Now slide the pan into the freezer. Take it out after an hour and put it in the refrigerator if you’re not yet ready to serve. To serve, dust your plates with cocoa powder, then slice down and through the dessert with a spatula. The first piece is always the hardest.




There you have it! Store any leftovers in the fridge. You can cut out/back on the gelatin if you prefer a softer set. This might be a quick recipe but I’ve paid a lot more for a lot less-tasty restaurant tiramisu in my time.

One year ago: Saddle of Venison Cake


by Heather Harris Brady

Raise your hand if you have Parisian fantasies. Okay, now leave them up if yours include Dorie Greenspan. C’mon, I know you’re out there. And it’s okay. You’re among friends. Hopefully my husband isn’t reading this because I know it isn’t the stuff of which romance novels are made, but I like to think of flying to Paris, where my new BFF Dorie meets me at the train with a hug and a slice of cake before we head out to shop for kitchenware and hit the farm market.

Then, back in her cozy kitchen we cook and debate recipe ideas. I would pull a treat out of my bag, one of her recipes I’ve made my own and she will say “browned butter, salted caramel, that’s genius of you” or something along those lines. Her FAB cookbook (Baking from my home to yours) encourages you to experiment with her recipes, plus I like to think she’s cool like that.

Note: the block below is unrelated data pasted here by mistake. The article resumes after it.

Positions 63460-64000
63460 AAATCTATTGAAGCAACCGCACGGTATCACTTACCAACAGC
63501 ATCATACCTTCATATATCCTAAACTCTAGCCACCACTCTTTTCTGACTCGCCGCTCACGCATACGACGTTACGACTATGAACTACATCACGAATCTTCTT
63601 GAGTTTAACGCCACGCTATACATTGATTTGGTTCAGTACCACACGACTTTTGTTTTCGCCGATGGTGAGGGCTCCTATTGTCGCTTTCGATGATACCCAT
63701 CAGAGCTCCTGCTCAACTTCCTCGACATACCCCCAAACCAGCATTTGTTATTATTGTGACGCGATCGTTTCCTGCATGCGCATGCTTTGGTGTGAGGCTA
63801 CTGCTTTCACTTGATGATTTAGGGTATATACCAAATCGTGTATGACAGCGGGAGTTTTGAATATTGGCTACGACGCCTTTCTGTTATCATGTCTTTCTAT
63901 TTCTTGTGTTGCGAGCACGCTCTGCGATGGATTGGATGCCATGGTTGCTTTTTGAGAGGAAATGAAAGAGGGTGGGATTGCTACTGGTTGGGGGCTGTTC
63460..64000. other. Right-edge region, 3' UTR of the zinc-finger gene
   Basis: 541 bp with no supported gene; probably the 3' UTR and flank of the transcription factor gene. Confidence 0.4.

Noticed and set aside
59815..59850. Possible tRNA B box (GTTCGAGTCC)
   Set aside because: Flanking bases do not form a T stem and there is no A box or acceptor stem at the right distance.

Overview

A bit of backstory: I’m completely addicted to these chocolate oatmeal bars sold by a shop downtown near my place of work. I can only go there once a week because I never walk out without one. And this where Dorie comes in. She has a recipe that looks much like theirs. Then, because I wanted to add my own twist, I brought the salted caramel. So as you can see, there’s a chewy oatmeal layer on the bottom, a layer of salted caramel, a layer of chocolate and more dollops of oatmeal on top. They are rich, so small squares are in order. My husband says he likes them better than the ones in town, so maybe it wouldn’t be so bad to take him to Paris with me after all ;)